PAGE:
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Present and Futures bright for Villalona

Both present and Futures bright for Villalona

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The first two rounds in the cage, his swing looks slow and late, the balls looping lazily into right field. This is the top prospect in the Giants organization? The guy just named to the Futures team?

The third time he steps into the box, something's different. He's striding through the ball with authority, driving it into the left-center field gaps. The fourth and final time up, he forgets the gaps and goes successfully for the fences. Again and again.

This is the No. 1 prospect in the Giants organization. And don't forget, he's only 17 years old.

Sure, Angel Villalona doesn't exactly look like he's 17. Then again, nobody looks 17 when they suit up in a Minor League uniform and bat in the middle of the order on a nightly basis. Villalona's 6-foot-3, 200-pound frame has a way of masking the youthful face that still retains a little bit of its baby fat.

And then there are the home runs.

Villalona, a first baseman, has hit 10 of them this season for the Class A Augusta GreenJackets of the South Atlantic League. He's added 35 RBIs while batting .239.

"He's a very young kid in a very fast league, so we're proud of the fact that he's been able to keep his head above water and really contribute," said Augusta manager Andy Skeels. "He's been getting better each month."

Villalona has indeed showed steady improvement at the plate as the season has progressed. He got off to a rocky start in April, hitting .213 with a lone home run. A lot of that had to do with the transition from the short-season leagues -- where he spent 2007 -- to his first full year of pro ball.

"This league has been somewhat of an advanced league the last five years in terms of age, so he's playing against guys who have a lot more experience than he does and frankly are a lot older than he is," Skeels said of the Sally League's youngest player. "The things he's been able to accomplish to this point are exceptional."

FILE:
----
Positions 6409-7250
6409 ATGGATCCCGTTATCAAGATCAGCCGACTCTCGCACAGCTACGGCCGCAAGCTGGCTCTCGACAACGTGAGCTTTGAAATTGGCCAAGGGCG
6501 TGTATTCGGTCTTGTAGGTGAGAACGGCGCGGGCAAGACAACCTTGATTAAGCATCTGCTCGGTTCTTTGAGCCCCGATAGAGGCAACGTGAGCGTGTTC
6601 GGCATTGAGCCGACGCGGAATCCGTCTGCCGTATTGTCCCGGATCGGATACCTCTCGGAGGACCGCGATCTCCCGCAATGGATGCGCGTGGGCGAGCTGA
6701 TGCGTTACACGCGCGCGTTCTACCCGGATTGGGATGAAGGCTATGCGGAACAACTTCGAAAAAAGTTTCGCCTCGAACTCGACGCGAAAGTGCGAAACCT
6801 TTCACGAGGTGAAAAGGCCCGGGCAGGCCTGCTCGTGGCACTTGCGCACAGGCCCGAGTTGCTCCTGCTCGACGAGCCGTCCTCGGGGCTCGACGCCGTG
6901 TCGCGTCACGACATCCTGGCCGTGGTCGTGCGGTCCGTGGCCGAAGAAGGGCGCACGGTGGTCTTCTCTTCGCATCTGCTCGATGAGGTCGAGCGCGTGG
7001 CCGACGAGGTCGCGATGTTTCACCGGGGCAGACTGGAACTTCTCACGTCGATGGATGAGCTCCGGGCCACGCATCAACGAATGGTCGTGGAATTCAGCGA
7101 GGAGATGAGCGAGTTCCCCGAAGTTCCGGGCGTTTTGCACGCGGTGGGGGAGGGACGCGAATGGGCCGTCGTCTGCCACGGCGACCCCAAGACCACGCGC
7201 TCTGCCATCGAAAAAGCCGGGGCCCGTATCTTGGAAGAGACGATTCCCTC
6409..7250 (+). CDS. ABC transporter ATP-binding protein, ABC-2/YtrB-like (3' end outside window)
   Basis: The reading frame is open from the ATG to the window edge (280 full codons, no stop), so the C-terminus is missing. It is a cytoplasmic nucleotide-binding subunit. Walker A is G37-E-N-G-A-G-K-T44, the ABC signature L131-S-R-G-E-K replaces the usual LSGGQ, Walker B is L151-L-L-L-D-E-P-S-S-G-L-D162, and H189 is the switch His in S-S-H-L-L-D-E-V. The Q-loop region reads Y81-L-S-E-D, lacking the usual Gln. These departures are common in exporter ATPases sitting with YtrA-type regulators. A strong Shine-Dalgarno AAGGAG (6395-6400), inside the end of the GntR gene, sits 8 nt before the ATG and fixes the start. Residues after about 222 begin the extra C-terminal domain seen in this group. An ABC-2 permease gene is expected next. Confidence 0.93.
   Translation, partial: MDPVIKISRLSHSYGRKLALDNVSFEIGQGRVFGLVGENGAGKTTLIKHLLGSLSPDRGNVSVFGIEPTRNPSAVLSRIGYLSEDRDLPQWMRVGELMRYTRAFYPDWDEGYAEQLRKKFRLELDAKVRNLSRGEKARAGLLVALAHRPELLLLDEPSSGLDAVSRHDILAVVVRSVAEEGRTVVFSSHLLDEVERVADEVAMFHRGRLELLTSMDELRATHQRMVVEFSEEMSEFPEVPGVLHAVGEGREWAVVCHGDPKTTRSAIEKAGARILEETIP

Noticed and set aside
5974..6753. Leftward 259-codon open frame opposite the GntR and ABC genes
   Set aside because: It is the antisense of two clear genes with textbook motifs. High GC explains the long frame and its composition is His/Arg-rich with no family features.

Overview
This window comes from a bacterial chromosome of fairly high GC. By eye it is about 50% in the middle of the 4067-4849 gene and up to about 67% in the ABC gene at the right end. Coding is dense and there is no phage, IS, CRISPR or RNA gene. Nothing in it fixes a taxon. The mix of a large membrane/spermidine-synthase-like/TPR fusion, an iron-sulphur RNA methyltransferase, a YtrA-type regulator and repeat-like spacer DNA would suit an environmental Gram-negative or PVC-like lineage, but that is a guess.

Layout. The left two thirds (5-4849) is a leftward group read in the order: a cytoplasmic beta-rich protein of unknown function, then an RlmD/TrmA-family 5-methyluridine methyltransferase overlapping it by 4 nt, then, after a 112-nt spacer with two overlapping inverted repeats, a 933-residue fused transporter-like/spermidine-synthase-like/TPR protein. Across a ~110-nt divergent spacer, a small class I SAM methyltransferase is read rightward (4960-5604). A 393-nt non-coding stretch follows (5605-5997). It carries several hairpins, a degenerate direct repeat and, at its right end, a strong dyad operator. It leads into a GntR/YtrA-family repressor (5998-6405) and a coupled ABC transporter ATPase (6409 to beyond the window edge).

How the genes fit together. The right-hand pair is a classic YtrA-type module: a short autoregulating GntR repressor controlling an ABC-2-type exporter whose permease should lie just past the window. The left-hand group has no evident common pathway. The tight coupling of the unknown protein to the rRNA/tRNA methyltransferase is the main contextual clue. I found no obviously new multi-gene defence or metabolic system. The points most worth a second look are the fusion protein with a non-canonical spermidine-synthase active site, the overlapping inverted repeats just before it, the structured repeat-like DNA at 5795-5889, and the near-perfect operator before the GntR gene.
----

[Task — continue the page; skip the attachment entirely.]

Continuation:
One of those accomplishments was nabbing an SAL Player of the Week award in May. Villalona earned the prize by hitting .385 with three homers and eight RBIs in a six-game stretch before Memorial Day. He hit .250 for the month of May, matching that in June.

However, Villalona's placement on the Futures team is a reminder that, for the precocious 17-year-old, it isn't all about the here and now. Giants fans are already counting down to his Major League debut, which they predict to be around 2011.

Villalona has his eyes on a different appearance in a Major League park: his first-ever trip to Yankee Stadium July 13.

"I'm very happy," Villalona said through his Augusta hitting coach, Lipso Nava. "It's something I never expected, but I've been working really really hard. It's a gift from God to let me be there and actually play in Yankee Stadium."

The native of the Dominican Republic has struggled at times adjusting to life in the United States. It's already the longest he's ever been away from his family, but he knows this is the best way to support them long-term.

Nava, himself a native of Venezuela, seems to have taken the young slugger under his wing. In his first season with the GreenJackets and just two years removed from manning the hot corner for the independent Atlantic League's Newark Bears, Nava recognizes Villalona's immense potential.

"He's a special kid," Nava says, emphasizing the adjective. "He's got talent, he's got tools. He's a model for his age."

Nava has worked with Villalona recently on staying back on the ball and keeping his head still -- part of the reason his early batting-practice swings to right field look so perfunctory. The adjustment appears to be working, as Villalona is hitting over .300 in his last nine starts, including two long balls.

Skeels is quick to point out, though, how far the first baseman still has to go. And it all starts with developing a professional approach to the game.

"For most players at this level, this is their first full year or maybe their second, so there's a lot of adjustment to how to act and work like a professional," Skeels said. "Applying the things we work on in practice and in BP and in extra work, carry them over, concentrate, and apply them in the game -- that's difficult for a lot of players. And that's something he needs to continue to work on."

If his work with Nava is any indication, Villalona is showing adeptness beyond his years. But don't be surprised if the 17-year-old in him reemerges next Sunday, when he strides onto the fabled field at Yankee Stadium for the first time. Villalona smiles widely just thinking about it. Language barrier or not, the message is clear.

His future -- near and far -- is bright indeed.

Tim Britton is an associate reporter for MLB.com. This story was not subject to the approval of Major League Baseball or its clubs.

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